On September 26th, Circle announced the release its new stablecoin USD Coin (USDC), which will begin trading on Circle’s Poloniex exchange immediately. The new USDC stablecoin will be fully collateralized by USD at a 1:1 ratio. The stablecoin market has been particularly active recently, with several other projects launching in past few months.
Circle’s announcement also highlights that the firm has over thirty supporting companies lined up to begin offering trading and support for the new stablecoin.
Exchanges that have agreed to begin trading in the new stablecoin. In addition to Poloniex, other exchanges include OKCoin, KuCoin, Digifinex, Coinplug, XDAEX, and CoinEx. Additionally, numerous prominent wallet providers have pledged to begin supporting USDC shortly.
Circle’s stablecoin project began approximately four months ago when Circle announced that it had raised a $110 million funding round, partially to fund the development and launch of its new stablecoin.
Circle is notably backed by Goldman Sachs, and its successful funding round is said to have been led by Bitmain Technologies, the Chinese mining giant.
Goldman’s backing and the massive fundraising round have lent considerable gravitas to the project. Circle acquired Poloniex earlier this year, for approximately $400 million.
Convertibility and Ease of Use
Traders can convert USD to USDC easily using Circle’s conversion platform. Funds are held with Circle’s banking partners. The USDC coins follow the ERC-20 standard, and while there will be no fee for tokenizing USD, there will be a .1% fee charged when USDC is converted back to fiat. By building USDC using the ERC-20 standard, Circle has made it relatively straightforward for exchanges and wallet providers to add support for the new coin.
To ensure that USDC retains its 1:1 peg, Circle led the creation of CENTRE, a consortium with numerous other market participants designed to monitor and regulate USDC issuance. Issuers of USDC must comply with the consortium’s rules, including sending audited bank statements proving issuers have enough USD on deposit to maintain the 1:1 peg.
The Increasingly Crowded Stablecoin Field
There has been a tremendous amount of activity in the stablecoin market over the past few months. The launch of Circle’s new stablecoin follows the news of the approval for launch of both Gemini and Paxo’s stablecoins by the New York Department of Financial Services (NYDFS). Two start-ups, Havven and Carbon, have also recently launched their own stablecoins.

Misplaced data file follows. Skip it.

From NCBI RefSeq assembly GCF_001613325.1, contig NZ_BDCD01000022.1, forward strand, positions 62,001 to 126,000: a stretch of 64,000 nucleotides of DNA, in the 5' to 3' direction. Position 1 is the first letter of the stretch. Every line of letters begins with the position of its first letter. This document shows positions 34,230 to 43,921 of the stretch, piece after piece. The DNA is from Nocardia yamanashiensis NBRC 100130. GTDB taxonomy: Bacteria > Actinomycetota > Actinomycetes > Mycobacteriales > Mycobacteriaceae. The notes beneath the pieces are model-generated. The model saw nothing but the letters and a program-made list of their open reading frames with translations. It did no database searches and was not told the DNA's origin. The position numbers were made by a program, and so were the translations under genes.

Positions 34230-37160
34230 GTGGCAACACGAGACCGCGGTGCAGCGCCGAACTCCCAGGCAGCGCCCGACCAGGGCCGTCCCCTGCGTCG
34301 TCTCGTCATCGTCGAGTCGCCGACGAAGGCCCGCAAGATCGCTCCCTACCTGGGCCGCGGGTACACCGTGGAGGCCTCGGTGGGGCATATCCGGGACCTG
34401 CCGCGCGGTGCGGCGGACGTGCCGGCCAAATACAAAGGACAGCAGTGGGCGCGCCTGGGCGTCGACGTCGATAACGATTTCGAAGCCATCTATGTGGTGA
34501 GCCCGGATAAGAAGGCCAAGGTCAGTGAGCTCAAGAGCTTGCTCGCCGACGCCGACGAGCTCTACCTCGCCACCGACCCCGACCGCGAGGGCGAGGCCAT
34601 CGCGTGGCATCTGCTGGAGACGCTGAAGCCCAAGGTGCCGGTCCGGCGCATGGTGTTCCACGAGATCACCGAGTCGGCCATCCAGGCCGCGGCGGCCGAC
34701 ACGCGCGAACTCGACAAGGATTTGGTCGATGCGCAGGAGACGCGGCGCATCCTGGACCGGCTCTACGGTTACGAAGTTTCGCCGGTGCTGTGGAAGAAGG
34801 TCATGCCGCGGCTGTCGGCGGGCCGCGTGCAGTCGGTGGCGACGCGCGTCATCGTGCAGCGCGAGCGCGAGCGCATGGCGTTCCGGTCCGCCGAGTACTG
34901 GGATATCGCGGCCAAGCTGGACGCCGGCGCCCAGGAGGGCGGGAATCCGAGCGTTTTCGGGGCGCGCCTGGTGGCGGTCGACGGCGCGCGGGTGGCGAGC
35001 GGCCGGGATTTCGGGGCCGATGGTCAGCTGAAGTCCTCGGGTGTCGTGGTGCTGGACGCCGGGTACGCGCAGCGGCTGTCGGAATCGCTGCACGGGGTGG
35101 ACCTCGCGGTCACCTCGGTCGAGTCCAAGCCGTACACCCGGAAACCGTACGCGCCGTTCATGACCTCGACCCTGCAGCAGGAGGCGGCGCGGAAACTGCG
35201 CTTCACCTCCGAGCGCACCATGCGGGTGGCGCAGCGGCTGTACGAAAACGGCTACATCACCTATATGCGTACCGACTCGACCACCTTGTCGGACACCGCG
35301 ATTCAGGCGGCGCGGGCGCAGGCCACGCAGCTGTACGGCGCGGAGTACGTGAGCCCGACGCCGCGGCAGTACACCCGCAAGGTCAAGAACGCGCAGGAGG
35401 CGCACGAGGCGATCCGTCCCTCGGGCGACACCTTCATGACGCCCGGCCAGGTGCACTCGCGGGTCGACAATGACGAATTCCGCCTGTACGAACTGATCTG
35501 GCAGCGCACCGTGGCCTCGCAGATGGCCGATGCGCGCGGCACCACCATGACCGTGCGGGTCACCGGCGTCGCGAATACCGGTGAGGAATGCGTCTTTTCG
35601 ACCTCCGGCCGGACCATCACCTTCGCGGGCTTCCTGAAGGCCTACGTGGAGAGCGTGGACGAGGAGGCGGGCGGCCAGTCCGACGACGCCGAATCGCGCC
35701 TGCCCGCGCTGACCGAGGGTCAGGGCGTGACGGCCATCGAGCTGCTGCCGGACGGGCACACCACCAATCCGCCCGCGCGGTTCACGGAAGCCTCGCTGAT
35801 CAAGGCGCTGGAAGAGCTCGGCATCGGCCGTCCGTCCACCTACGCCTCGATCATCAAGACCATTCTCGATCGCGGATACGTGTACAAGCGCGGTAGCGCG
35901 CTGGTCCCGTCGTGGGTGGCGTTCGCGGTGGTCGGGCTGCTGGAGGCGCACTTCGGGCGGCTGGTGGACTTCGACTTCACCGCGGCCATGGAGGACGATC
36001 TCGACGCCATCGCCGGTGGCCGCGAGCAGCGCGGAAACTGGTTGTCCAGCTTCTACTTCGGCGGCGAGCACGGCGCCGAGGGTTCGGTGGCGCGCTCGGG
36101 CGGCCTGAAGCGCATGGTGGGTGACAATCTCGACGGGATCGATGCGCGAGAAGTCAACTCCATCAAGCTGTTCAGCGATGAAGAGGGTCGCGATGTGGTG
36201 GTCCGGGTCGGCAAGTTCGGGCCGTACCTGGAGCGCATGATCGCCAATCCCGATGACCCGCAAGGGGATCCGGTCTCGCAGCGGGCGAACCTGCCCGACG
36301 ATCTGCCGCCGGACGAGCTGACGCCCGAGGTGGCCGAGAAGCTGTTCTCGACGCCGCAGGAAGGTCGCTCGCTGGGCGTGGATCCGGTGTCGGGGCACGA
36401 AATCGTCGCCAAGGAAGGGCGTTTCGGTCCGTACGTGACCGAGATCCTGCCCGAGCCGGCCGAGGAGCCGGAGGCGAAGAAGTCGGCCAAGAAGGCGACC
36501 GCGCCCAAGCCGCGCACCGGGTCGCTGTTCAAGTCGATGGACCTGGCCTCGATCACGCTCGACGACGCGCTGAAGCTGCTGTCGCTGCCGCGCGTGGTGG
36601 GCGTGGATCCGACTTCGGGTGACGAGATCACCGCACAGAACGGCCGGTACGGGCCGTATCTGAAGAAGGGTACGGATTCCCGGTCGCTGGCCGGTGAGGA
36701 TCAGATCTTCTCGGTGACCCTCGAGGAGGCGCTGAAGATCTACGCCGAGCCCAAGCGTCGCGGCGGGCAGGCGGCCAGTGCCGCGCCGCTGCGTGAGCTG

Stablecoins have emerged as a key part of the crypto market’s infrastructure, allowing traders to easily move in and out of positions without triggering capital gains tax. Stablecoins also provide utility by giving traders and exchanges an easy medium of exchange that avoids interacting with the traditional financial system.
The dominant stablecoin to date has been Tether (USDT), which has dogged by persistent concerns about the validity of its 1:1 peg. Tether is regarded by some as a systemic risk to the growing crypto markets, with widespread concerns about the impact regulatory action against Tether could have on the broader market.
Concerns over whether Tether truly holds $1 USD on deposit for each USDT has issued were sparked by its decision in early 2018 to sever its relationship with its auditor in early 2018, always a red flag for suspected corporate misgovernance. According to Coinmarketcap, over 2.8 Billion of USDT had been issued as of September 26th.
In an attempt to allay market concerns about Tether’s solvency, Tether released a report by Washington D.C. law firm Freeh, Sporkin & Sullivan LLP attesting to the firm’s solvency, but the report ultimately raised more questions than answers.
The market will be keeping a close eye on how quickly USDC is adopted. The question of which stablecoin will ultimately end up dominant is far from settled, and the stablecoin space promises to remain interesting for the foreseeable future.